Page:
We at Horseracing.net believe that gambling should be a fun and enjoyable way to enhance the overall sports experience and are committed to advocating responsible gambling and minimising gambling related harm.
Below are a few top tips taken from GambleAware® which will help you to gamble more safely:
Don't think of gambling as a way to make money
Only gamble with money you can afford to lose
Set a money limit in advance
Set a time limit in advance
Never chase your losses
Don't gamble when you're depressed or upset
Balance gambling with other activities
Take frequent breaks
Don't drink or use drugs when gambling
Many bookmakers also offer a range of tools designed to help punters with staying in control and protect against gambling related harm. These tools include:
Deposit Limits - cap the amount you're able to deposit over a specified time period. Any increases to your deposit limits take 24 hours to be applied which acts as an additional security layer against impulsive gambling.
Reality Checks - keep tabs on the time you've been playing by setting up alerts after a pre-defined time period to notify you how long you've been logged in to your account for.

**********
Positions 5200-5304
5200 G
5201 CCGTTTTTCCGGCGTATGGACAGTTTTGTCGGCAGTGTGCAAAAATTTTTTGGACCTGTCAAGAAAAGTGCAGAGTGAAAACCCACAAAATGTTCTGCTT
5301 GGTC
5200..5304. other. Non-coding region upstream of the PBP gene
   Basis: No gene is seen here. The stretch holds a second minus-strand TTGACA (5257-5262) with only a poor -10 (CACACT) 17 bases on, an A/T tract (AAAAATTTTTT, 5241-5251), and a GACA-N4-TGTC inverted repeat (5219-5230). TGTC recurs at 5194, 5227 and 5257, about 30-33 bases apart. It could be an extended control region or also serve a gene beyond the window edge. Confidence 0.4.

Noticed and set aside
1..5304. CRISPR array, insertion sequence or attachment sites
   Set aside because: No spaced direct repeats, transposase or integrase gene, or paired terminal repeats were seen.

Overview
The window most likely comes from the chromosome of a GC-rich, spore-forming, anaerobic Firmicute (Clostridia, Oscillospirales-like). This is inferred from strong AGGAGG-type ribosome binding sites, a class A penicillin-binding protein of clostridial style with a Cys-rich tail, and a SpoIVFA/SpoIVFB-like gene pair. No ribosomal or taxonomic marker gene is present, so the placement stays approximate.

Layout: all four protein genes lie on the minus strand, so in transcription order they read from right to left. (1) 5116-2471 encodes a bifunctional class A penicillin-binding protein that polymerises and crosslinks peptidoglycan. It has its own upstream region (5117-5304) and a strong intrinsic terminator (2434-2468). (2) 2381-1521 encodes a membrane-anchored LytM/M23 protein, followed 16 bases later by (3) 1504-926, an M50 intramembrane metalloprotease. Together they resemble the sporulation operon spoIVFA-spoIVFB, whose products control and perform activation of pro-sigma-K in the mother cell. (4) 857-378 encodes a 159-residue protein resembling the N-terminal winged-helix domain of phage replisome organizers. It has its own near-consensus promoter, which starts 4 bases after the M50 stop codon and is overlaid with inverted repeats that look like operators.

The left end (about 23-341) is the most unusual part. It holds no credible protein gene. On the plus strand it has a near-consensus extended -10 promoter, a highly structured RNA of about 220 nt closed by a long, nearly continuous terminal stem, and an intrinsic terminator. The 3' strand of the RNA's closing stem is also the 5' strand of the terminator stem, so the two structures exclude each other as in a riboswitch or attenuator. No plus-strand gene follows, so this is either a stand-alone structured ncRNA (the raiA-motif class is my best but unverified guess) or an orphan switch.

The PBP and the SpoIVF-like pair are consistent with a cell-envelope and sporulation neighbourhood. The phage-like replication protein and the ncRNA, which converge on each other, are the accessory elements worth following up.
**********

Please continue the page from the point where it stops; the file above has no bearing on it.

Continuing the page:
Account History - view your betting history, including deposits and withdrawals, enabling you to keep an eye on your betting over time.
Cool-off Period - block access from your account for a set period of time, generally between 1 to 30 days.
Self Exclusion - take a break from gambling for a longer period of time, such as six months or a number of years. All gambling operators are required by law to offer self-exclusion.
We recommend all punters, regardless of whether you have a problem with gambling, use the first three tools where possible as a proactive measure to keep gambling in-check and enjoyable.
It can often be difficult to identify where responsible gambling ends and problem gabling begins, so how can you recognise when that line has been crossed? Below is a list of signs to look out for that may indicate that a person has a problem with gambling. If you're still unsure whether your gambling is a problem, you can take this quiz on the GambleAware website to understand more.
Spending more money and time on gambling than you can afford.
Finding it hard to manage or stop your gambling.
Having arguments with family or friends about money and gambling.
Losing interest in usual activities or hobbies like going out with friends or spending time with family.
Always thinking or talking about gambling.
Lying about your gambling or hiding it from other people.
Chasing losses or gambling to get out of financial trouble.
Gambling until all of your money is gone.
Borrowing money, selling possessions or not paying bills in order to pay for gambling.
Needing to gamble with larger amounts of money or for a longer time to get the same feeling of excitement or buzz.
Neglecting work, school, family, personal needs or household responsibilities because of gambling.
Feeling anxious, worried, guilty, depressed or irritable.
If you find yourself breaking any of these rules it is really important that you seek help and the best place to start is by contacting the organisations Gamcare (in Great Britain) or Dunlewey (in Ireland) for confidential help and support.